"And there are also many other things that Jesus did, which if they were written one by one, I suppose that even the world itself could not contain the books that would be written” - St. John 21:25

From these quotes from the gospel account of St. John the Theologian, let us not make the blunder of assuming that he is implying somehow the written experiences of the apostles and disciples are more valid and significant than those which are not written. St. John is simply stating that it is a difficult task to have every experience of the disciple in written form, simply due to that fact that there were so many. They were preserved within the life of the Church. However, St. John makes it a point to say that these are written down so that we may come to know that Jesus is the messiah. Therefore the gospel writers, who were writing to a specific audience, wrote their experience of Christ so that the reader may come to believe that Jesus is the Son of God and through Him alone is salvation. Furthermore, we see from the writings of the apostles the value they gave for both written and unwritten traditions of the Church. Here are some quotes among many:

"Hold fast the pattern of sound words which you have heard from me, in faith and love which are in Christ Jesus" - 2 Timothy 1:13

"To which He called you by our gospel, for the obtaining of the glory of our Lord Jesus Christ. Therefore, brethren, stand fast and hold the traditions which you were taught, whether by word or our epistle.” - 2 Thessalonians 2:14-15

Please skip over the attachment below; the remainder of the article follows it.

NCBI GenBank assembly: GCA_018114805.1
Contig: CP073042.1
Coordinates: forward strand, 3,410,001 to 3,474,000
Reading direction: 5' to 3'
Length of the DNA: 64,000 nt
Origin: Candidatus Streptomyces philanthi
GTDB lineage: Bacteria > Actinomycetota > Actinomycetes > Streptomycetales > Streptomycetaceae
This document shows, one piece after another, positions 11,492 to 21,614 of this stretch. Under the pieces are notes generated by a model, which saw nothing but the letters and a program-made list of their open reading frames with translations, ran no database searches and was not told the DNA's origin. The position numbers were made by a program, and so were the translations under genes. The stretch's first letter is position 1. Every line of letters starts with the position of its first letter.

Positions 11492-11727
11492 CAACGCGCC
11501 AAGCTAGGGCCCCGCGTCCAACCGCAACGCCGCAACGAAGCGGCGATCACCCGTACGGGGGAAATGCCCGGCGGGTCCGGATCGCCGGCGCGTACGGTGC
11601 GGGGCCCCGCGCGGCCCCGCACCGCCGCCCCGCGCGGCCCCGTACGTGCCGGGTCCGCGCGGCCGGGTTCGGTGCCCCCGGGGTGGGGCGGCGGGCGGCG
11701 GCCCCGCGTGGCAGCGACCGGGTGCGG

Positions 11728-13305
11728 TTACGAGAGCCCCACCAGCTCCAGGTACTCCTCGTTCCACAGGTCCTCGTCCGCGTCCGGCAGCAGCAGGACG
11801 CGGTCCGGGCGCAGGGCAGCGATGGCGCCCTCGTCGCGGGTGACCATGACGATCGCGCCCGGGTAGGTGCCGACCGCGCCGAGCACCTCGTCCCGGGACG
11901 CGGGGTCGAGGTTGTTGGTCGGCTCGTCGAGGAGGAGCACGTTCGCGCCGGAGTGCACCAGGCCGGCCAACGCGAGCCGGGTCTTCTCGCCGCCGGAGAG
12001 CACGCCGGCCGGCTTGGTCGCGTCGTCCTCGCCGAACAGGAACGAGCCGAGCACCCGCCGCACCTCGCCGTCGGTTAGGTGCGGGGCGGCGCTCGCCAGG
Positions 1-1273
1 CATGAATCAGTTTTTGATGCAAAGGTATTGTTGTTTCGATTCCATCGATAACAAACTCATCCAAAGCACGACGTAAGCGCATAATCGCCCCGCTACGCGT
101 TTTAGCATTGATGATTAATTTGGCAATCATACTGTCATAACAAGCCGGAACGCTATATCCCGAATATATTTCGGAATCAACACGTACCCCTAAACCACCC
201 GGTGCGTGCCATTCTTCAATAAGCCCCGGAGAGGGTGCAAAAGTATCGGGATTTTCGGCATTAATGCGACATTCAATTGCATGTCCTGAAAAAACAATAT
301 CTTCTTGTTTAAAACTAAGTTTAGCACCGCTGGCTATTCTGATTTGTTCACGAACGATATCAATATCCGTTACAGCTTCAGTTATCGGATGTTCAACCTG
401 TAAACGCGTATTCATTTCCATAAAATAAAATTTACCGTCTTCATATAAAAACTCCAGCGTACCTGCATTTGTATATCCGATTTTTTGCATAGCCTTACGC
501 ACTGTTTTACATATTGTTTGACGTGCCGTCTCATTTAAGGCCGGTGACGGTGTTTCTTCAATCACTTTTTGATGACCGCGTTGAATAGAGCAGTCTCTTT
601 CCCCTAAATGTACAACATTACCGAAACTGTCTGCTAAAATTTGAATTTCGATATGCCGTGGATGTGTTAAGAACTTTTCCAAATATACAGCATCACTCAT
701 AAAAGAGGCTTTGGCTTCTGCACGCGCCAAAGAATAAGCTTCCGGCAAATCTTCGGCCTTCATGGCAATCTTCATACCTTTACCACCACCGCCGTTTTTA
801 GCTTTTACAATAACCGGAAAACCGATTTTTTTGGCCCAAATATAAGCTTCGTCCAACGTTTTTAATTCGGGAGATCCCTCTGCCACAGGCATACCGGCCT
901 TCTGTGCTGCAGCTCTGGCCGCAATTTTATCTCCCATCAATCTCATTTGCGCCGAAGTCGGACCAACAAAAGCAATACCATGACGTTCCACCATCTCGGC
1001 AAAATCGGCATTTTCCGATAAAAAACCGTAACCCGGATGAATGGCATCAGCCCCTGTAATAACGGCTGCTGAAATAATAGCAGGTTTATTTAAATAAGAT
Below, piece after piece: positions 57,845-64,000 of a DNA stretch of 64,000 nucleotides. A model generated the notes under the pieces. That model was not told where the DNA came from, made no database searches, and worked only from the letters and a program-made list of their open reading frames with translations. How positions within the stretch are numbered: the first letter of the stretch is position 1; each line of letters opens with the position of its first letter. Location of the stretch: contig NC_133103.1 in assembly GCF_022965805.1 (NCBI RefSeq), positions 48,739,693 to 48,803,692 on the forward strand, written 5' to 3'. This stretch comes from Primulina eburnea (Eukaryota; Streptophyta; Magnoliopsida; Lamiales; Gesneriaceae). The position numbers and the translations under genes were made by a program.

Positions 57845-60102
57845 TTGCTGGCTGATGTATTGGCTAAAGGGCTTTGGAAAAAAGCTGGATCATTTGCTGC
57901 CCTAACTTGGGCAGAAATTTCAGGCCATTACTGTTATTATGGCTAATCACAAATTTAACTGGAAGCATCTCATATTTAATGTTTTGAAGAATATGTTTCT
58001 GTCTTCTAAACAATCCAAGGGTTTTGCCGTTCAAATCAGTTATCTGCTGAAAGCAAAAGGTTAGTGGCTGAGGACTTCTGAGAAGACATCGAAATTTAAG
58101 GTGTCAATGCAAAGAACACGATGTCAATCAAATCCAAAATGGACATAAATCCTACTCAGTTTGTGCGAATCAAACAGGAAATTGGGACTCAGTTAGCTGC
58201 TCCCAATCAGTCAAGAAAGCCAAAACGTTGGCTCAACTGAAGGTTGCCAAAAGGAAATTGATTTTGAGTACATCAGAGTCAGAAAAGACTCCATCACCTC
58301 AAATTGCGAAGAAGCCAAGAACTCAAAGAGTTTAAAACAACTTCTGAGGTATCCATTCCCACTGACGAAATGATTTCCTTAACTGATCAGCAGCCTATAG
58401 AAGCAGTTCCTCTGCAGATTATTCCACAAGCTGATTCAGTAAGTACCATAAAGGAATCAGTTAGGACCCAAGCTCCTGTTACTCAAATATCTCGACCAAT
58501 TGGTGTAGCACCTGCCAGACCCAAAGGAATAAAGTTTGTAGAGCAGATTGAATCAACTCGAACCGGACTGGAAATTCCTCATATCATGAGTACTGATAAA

"The things which you learned and received and heard and saw in me, these do, and the God of peace will be with you.”- Philippians. 4:9

"Beloved, I now write to you this second epistle (in both of which I stir up your pure minds by way of reminder), that you may be mindful of the words which were spoken before by the holy prophets, and of the commandment of us, the apostles of the Lord and Savior” - 2 Peter 3:1-2

"You therefore, my son, be strong in the grace that is in Christ Jesus. And the things that you have heard from me among many witnesses, commit these to faithful men who will be able to teach others also...” - 2 Timothy 2:1-2

"And as they went through the cities, they delivered to them the decrees to keep, which were determined by the apostles and elders at Jerusalem.” - Acts 16:4

"But we command you, brethren, in the name of our Lord Jesus Christ, that you withdraw from every brother who walks disorderly and not according to the tradition which he received from us.” - 2 Thessalonians 3:6

"Now I praise you, brethren, that you remember me in all things and keep the traditions just as I delivered them to you.” - 1 Corinthians 11:2

"Remember those who rule over you, who have spoken the word of God to you, whose faith follow, considering the outcome of their conduct.” - Hebrews 13:7

Why cut ourselves from the fullness of the faith?